After returning from his mission in 1974, Dale attended the University of Utah. He was an excellent student and received a bachelor’s degree in chemistry. His siblings and close friends all remember his capability, focus, hard work, and commitment in every undertaking—traits he continues to exhibit. Gary exclaims, “He is the hardest worker I have ever seen.”
In his ward Dale met a young woman named Ruth. She was the daughter of a member of the stake presidency, Merlin R. Lybbert, who later served in the Seventy. Dale’s recollection is that he mustered the courage to ask Ruth out on a date, but she said no. When he tried again a few months later, she said yes. Ruth’s version is a little different. She remembers that when he spoke in sacrament meeting about his mission, she was impressed. They got better acquainted, and she was thrilled when he asked her to go on a date, but she was hosting a party that required her to decline. She was pleased to accept when he asked again.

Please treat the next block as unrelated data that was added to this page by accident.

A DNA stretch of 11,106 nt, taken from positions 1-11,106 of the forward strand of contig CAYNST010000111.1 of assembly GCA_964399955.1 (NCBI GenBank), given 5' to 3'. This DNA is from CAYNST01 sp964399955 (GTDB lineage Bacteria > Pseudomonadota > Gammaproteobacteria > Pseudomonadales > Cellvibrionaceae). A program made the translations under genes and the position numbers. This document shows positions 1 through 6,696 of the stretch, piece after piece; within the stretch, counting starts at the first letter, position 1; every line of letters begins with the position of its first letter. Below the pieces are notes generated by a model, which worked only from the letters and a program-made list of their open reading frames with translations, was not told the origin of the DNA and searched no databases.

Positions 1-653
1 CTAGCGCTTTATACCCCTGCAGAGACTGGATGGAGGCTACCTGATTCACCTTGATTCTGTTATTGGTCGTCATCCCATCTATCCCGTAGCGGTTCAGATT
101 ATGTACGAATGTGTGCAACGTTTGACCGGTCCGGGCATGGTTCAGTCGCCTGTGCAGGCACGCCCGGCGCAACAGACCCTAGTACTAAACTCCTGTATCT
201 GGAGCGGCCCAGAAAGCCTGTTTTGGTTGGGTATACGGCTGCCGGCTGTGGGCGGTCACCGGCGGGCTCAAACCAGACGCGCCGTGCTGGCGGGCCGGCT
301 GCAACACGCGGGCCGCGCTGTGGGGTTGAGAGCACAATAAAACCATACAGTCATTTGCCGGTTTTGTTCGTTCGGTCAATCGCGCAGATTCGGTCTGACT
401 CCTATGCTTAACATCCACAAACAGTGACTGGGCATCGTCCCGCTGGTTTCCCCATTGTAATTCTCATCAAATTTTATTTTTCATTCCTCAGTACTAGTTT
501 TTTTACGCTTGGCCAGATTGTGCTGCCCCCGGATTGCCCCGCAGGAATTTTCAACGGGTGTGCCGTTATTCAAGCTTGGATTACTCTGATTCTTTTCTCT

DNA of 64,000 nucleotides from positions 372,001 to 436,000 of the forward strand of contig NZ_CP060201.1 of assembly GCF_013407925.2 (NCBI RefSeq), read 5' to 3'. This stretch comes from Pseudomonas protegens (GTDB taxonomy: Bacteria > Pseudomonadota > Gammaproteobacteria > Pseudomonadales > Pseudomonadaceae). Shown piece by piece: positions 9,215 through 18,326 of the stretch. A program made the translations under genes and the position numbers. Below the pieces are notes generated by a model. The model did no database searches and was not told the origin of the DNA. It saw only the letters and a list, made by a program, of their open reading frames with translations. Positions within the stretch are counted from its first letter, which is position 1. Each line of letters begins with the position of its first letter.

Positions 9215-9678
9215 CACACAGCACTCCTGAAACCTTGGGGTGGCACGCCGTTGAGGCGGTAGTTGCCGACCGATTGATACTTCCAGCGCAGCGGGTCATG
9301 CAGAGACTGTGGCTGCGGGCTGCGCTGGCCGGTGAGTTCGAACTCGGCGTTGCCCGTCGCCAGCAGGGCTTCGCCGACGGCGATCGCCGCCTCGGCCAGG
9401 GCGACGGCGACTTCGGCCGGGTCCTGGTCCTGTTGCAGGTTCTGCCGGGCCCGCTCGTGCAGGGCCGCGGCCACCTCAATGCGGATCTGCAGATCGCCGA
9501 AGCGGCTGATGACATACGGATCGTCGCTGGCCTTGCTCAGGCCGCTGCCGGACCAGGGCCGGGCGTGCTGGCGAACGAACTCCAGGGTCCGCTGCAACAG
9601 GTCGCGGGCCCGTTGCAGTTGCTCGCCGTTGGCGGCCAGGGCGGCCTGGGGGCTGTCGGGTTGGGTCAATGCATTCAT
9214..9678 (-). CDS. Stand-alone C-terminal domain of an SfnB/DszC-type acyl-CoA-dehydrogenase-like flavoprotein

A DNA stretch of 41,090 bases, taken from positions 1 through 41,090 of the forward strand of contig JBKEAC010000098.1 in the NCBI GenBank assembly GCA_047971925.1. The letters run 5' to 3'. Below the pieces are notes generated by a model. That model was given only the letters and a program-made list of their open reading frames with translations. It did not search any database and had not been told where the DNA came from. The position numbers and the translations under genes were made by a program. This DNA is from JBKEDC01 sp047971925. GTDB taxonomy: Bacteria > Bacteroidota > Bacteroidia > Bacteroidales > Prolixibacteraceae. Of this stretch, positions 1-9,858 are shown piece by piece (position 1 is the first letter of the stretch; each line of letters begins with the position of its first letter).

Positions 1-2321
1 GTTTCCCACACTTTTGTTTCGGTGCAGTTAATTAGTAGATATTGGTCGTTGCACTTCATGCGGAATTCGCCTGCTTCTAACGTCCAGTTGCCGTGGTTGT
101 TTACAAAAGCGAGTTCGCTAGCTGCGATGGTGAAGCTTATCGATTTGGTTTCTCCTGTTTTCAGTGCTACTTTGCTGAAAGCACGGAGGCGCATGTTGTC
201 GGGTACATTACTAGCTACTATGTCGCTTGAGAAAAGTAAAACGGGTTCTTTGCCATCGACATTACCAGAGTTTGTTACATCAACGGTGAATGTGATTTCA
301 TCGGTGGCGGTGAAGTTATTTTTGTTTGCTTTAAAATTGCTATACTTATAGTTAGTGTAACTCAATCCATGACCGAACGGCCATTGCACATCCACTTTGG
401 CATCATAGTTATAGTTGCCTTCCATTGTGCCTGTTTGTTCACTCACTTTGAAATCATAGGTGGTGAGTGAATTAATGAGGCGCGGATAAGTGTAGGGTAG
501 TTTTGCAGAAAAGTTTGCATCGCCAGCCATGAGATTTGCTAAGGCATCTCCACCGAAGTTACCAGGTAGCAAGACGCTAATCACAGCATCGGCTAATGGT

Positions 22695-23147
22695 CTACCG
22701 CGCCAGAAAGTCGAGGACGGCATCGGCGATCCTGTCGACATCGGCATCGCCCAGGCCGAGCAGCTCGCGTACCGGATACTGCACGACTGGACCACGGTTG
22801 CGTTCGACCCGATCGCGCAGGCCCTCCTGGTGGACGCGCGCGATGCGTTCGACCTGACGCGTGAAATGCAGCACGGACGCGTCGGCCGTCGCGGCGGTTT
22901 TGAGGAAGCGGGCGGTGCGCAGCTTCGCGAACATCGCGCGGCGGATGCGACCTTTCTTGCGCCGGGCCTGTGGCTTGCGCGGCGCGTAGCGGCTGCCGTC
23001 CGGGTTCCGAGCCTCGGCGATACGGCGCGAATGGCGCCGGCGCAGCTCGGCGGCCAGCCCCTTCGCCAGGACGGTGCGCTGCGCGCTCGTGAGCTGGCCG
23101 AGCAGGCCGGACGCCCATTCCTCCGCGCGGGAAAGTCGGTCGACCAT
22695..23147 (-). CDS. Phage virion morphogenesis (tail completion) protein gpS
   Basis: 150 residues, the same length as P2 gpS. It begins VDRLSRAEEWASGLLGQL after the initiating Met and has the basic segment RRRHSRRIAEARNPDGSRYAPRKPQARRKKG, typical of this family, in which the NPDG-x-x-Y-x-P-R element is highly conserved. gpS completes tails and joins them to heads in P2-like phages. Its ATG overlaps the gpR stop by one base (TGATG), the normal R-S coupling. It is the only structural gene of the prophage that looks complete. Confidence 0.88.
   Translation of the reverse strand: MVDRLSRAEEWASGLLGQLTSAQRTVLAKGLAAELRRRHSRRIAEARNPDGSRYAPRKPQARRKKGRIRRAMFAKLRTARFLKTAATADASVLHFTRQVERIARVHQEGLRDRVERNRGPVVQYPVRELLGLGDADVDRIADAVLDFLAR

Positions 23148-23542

Dale and Ruth married in 1977 in the Salt Lake Temple while he was attending medical school at the University of Utah and she was teaching at South High School, also in Salt Lake City. “Aside from the decision to be active in the Church,” Elder Renlund unequivocally states, “marrying Ruth has been the most amazing thing in my life.” Their daughter, Ashley, was born one week after Elder Renlund graduated from medical school in 1980.
Elder Renlund was then pleased to be accepted by Johns Hopkins Hospital, his first choice for his continuing medical education. The family moved to Baltimore, Maryland, where he became part of the hospital medical staff.
In October 1981, Sister Renlund was diagnosed with ovarian cancer. She underwent two surgeries and nine months of chemotherapy. Elder Renlund recalls struggling as he took care of Ruth and their daughter. “I was hurting, and it seemed as if my prayers wouldn’t go heavenward.”
When he brought Ruth home from the hospital, she was weak, but they wanted to pray together. He asked Sister Renlund if she would pray. “Her first words were, ‘Our Father in Heaven, we thank Thee for priesthood power that makes it so that no matter what happens, we can be together forever.’”
In that moment, he felt a special closeness to his wife and to God. “What I’d previously understood about eternal families in my mind, I now understood in my heart,” Elder Renlund says. “Ruth’s illness changed the course of our lives.”